This GBCA Safety Toolbox Talk discusses working in the heat and how to check the heat index. This talk also goes into the features of the OSHA NIOSH Heat Safety Tool app. Click below to download the Toolbox Talk as a multi-page handout.



Working in the Heat: The Heat Index


The first step to combatting heat-related illnesses is to be prepared. On hot days, OSHA recommends frequent breaks in a cool or shady environment and drinking water every 20 minutes. OSHA also urges employers to allow new workers to acclimate and build up resistance to the increased temperatures. A recent study of heat-related workplace fatalities found that most occurred during the worker’s first week on the job.

OSHA and the National Institute for Occupational Safety and Health (NIOSH) have developed the Heat Safety Tool to help determine heat risk levels based on the weather. This mobile phone app features real-time heat index and hourly forecasts specific to your location, which are used to calculate the heat index (including how hot it feels) and heat risk to individuals working outdoors. The app also provides recommendations and resources to prevent heat-related illnesses and heat stress. The app is available for iPhone and Android mobile devices.


What is the Heat Index?

The heat index is a measure of how hot it feels when relative humidity is taken into account along with the actual air temperature. Since heat index values were devised for shady, light wind conditions, however, exposure to full sunshine can increase heat index values by up to 15°F.

The National Weather Service uses the heat index values to issue heat alerts to the general public. The OSHA NIOSH Heat Safety Tool modifies the heat index for outdoor worksites, accounting for workers’ activity. The Heat Safety Tool’s heat index takes into account environmental factors as well as metabolic heat associated with physical work, which can cause heat stress.


When to Use the Heat Index

The heat index and wet bulb globe temperature (WBGT) both measure environmental temperature. NIOSH recommends WBGT to determine the Recommended Exposure Limits (RELs) for acclimatized workers and the Recommended Alert Limits (RALs) for unacclimatized workers in hot environments. WBGT is determined by measuring dry air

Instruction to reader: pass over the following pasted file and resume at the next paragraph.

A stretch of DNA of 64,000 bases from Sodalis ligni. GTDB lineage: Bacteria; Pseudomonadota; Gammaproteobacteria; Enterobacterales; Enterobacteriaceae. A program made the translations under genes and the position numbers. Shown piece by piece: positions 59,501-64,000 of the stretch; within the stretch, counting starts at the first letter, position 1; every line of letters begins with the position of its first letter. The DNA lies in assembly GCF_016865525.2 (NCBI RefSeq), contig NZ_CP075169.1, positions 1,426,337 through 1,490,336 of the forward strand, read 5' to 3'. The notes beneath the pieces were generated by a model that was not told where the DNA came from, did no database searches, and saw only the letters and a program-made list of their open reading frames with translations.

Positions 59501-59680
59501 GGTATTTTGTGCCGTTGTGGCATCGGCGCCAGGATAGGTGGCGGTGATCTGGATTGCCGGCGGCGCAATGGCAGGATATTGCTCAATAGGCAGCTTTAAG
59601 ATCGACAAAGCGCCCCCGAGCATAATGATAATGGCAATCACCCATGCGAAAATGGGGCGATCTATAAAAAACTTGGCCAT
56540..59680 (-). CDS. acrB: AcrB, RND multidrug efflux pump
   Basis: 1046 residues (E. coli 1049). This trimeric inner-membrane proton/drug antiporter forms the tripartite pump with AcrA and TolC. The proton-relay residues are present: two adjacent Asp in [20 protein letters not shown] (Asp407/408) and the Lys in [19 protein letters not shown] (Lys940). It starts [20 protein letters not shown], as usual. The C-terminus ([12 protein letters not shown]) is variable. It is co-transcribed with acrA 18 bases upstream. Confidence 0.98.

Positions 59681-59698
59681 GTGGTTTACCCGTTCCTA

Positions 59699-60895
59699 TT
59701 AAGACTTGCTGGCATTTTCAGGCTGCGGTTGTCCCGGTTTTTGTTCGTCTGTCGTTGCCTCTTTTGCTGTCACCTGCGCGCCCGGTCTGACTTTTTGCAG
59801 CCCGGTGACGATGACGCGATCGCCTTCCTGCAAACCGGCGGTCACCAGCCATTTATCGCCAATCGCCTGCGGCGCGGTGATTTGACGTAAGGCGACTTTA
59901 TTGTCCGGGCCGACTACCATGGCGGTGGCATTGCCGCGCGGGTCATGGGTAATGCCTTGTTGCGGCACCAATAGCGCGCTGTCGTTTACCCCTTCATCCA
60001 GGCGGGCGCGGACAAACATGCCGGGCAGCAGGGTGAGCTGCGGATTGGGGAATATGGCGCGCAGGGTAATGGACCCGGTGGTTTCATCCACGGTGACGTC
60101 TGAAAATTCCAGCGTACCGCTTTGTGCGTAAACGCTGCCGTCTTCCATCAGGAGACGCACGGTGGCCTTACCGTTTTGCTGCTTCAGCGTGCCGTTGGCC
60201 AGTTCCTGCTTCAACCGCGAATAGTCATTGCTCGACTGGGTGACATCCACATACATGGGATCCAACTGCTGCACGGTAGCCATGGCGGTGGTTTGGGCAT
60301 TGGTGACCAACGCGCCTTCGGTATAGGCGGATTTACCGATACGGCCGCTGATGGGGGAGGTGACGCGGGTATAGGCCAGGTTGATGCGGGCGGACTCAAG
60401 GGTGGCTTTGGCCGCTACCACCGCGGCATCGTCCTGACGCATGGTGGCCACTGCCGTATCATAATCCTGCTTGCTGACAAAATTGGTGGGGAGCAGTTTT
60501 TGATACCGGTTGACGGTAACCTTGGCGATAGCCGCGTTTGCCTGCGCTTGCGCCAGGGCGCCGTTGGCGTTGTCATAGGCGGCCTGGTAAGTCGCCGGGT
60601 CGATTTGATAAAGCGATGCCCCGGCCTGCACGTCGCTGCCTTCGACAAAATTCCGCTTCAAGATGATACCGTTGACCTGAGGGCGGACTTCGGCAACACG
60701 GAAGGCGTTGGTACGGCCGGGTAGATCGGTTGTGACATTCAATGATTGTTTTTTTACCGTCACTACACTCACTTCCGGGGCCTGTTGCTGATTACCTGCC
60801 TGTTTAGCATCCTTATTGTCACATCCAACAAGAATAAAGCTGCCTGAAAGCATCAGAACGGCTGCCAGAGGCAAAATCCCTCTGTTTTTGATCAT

temperature, humidity, and radiant energy; and is used to calculate a thermal load on the worker.

Many workers and small businesses don’t have the resources and equipment to determine WBGT. Using the heat index is a viable alternative for determining protocols for working in the heat. While WBGT is commonly used in industrial settings, the heat index is a good measurement for outdoor work environments without additional radiant heat sources, such as fires or hot machinery.


OSHA NIOSH Heat Safety Tool App Features

Heat Index – If your location services is enabled, the temperature and humidity data will automatically download and the app will display the current heat index and associated heat risk levels based on your geographical location.

The “Precautions” button leads to risk level-specific recommendations.


Hourly Heat Index Forecast – If you are interested in planning your work activities for the entire shift around the heat index, there is an hourly feature that will allow you to scroll through and determine the hottest hours of the day along with the corresponding risk level and precautions.

You can also edit your location, temperature, and humidity for more accurate calculations, particularly when in variable conditions.


Symptoms and First Aid – At the bottom of your app screen you will always have easy access to heat-related illness symptoms and first aid.

In the symptoms tab, remind yourself of symptoms of heat-related illnesses including heat stroke, heat exhaustion, rhabdomyolysis, heat cramps, and heat rash. In the first aid tab, learn how to respond to and initially treat heat-related illnesses.


More – The “More Tips” provides information about being prepared for emergencies, training, acclimatization, hydration, monitoring workers for heat-related illness, and breaks. There is also a list of risk factors associated with heat-related illnesses.


Under the Occupational Safety and Health Act of 1970, employers are responsible for providing safe and healthful workplaces for their employees. OSHA supports employers by setting standards and providing training, educational resources, and assistance.


Download the OSHA NIOSH Heat Safety Tool:






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